Sunday, 26 May 2013


“How poor are they that have not patience! What wound did ever heal but by degrees?” - William Shakespeare

Bernaert (or Bernard, or Barend) van Orley (b. about 1488 Brussels, Belgium, d. 1541 Brussels, Belgium), was Flemish painter of religious subjects and portraits and designer of tapestries and stained glass. His contemporaries (rather flatteringly) called him the “Raphael of the Netherlands” for his interpretation of Italian Renaissance ideas and forms. His first encounter with such compositions occurred when Raphael’s Vatican tapestry cartoons were woven in Brussels beginning in 1516.

Van Orley was the leading artist of his day in Brussels, becoming court painter to Margaret of Austria, regent of the Netherlands, in 1518, and to her successor Mary of Hungary in 1532. His work is characterised by the use of individually processed Italianate motifs. There is no evidence that he visited Italy, and his knowledge presumably came from engravings and from Raphael’s tapestry cartoons, which were in Brussels c.1516-19.

Bernaert van Orley was probably taught by his father. By 1517 he was a leading designer for Brussels’s thriving tapestry industry, master in the painter’s guild, and head of a large workshop. Van Orley created a theatre-like feeling in his paintings by assimilating Italianate architectural and figural motifs. Around 1525 he shifted his attention to towards tapestry and stained-glass design, including windows for the Brussels Cathedral. His presentation drawings for tapestries, by far the most numerous surviving examples of his draughtsmanship, depict the lineage of the House of Nassau, the Netherlands’ royal family.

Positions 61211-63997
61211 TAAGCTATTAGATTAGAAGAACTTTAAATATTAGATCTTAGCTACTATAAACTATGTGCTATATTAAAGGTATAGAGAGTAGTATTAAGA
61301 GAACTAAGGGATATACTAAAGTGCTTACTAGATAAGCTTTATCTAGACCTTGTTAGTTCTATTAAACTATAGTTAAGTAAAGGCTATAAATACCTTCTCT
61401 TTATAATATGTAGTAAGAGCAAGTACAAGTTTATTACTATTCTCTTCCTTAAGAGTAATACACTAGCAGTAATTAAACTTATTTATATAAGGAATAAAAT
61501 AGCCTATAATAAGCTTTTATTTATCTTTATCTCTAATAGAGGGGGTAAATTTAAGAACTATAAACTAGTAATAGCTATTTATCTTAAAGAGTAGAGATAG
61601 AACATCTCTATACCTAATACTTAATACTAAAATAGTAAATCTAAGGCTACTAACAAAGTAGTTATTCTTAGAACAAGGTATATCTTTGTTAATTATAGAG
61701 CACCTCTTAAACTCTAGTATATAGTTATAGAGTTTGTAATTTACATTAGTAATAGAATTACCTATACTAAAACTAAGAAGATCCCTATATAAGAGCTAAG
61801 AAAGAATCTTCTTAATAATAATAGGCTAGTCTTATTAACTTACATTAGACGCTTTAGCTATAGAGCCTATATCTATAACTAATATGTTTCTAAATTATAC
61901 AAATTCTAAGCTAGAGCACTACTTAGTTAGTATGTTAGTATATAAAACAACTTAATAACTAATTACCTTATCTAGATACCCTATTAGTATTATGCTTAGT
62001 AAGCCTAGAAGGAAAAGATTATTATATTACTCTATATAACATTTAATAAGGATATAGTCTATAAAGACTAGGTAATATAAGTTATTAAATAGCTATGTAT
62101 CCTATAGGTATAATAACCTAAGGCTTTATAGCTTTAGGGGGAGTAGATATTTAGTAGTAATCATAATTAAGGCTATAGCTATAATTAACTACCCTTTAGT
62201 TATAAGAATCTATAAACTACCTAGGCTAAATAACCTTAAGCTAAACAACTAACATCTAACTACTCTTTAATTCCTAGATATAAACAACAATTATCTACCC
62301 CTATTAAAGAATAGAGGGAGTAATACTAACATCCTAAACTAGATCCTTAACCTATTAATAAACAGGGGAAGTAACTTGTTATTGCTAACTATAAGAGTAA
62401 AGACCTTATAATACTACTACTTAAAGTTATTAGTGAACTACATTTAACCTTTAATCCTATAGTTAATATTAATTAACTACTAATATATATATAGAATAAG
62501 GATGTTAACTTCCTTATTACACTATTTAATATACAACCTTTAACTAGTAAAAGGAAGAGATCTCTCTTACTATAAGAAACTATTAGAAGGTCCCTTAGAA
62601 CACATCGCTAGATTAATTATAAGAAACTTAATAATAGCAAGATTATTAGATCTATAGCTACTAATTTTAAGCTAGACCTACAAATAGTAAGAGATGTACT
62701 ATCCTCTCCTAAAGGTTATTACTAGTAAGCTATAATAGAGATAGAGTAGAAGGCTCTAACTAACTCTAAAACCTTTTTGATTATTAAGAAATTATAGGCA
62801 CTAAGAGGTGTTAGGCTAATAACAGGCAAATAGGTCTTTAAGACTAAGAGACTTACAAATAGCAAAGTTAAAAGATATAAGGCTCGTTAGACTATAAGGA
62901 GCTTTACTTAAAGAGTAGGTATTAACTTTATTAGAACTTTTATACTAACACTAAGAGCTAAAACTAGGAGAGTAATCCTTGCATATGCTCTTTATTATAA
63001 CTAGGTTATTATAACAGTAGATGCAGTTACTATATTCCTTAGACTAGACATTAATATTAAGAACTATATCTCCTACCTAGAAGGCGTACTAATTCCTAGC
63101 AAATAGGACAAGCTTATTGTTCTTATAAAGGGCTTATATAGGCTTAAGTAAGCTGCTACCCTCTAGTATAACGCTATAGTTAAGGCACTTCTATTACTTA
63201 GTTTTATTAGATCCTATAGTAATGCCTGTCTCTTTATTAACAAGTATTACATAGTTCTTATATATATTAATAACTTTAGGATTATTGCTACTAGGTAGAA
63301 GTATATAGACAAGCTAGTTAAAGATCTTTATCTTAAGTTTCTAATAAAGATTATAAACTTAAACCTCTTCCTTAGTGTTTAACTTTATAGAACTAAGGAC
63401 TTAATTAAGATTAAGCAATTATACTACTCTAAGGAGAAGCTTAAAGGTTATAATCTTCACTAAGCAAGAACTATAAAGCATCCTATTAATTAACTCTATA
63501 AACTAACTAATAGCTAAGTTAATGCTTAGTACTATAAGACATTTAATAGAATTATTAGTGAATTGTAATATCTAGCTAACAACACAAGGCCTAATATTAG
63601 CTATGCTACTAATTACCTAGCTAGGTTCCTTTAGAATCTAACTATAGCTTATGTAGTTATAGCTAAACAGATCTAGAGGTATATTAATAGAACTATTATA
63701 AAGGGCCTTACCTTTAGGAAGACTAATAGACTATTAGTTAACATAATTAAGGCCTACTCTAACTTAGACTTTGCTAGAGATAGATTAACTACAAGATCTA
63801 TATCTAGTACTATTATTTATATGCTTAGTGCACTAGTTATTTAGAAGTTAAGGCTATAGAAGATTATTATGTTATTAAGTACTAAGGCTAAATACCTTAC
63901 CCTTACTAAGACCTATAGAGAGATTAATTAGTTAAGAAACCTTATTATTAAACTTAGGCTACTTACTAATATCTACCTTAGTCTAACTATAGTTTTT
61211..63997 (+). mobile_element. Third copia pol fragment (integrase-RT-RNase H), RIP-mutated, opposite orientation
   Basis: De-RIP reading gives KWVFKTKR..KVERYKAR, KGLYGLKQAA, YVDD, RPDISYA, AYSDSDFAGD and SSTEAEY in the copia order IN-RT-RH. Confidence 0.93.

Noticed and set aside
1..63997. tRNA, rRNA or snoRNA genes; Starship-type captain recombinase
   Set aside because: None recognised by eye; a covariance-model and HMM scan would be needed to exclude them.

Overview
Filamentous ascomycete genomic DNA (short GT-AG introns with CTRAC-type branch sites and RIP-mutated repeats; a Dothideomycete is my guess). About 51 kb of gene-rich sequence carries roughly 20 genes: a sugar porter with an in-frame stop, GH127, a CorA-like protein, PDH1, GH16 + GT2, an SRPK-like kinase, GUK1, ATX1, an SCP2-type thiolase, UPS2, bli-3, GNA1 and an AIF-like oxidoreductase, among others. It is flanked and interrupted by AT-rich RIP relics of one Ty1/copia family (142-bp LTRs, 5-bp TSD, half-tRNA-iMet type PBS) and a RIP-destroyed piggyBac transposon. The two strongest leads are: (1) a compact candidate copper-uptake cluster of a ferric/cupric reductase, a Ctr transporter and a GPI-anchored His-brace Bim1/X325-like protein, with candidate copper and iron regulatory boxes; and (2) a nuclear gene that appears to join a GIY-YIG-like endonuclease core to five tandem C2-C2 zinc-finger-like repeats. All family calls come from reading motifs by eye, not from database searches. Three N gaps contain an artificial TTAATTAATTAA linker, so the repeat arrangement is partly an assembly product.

In 1520, when Dürer visited the Netherlands, Orley gave a banquet for him, and Dürer drew his portrait. His best-known work is the turbulent Job altarpiece (Musées Royaux, Brussels, 1521). As a portraitist his style was subdued and more thoughtful. None of van Orley’s paintings bears a date later than 1530; after that time he was chiefly occupied with the decorative arts.

The “Calvary Altarpiece Triptych” illustrated above is an interesting example of van Orley’s personal style. The setting is conventional, but as well as showing some Italian influence, it draws heavily on the Flemish tradition. The Altarpiece is in the Onze-Lieve-Vrouwekerk in Bruges, and dates from 1534. It was commissioned by Margaret of Austria originally for the funeral monument in the church of Brou in Bourg-en-Bresse in Burgundy. The side panels were finished much later by Marcus Gerards the Elder and brought to Bruges by Margaret of Parma, regent of the Netherlands under king Philip II of Spain. The central part represent the Calvary, the left panel the Crown of Thorns, the Scourging of Christ and Christ carrying the Cross. The right panel depicts the Pietà and the Limbo of the Just.

Among his most important paintings is the “Triptych of Virtue of Patience” (Royal Museums of Fine Arts of Belgium, Brussels), is also called the Job altarpiece, and was again commissioned in 1521 by Margaret of Austria to illustrate a poem she wrote about the virtue of patience. The interior panels represent the trials of Job, while the outer panels recount the parable of Lazarus and Dives (instead of the usual grisaille paintings of saints). This triptych is completely by the hand of Bernard van Orley. He must have been especially proud of his work as he signed it twice and added his coat of arms and twice his monogram BVO and the motto 'ELX SYNE TYT' (each his own time). This relates to his artistic opinion that an artist should be a man fully integrated in his time.

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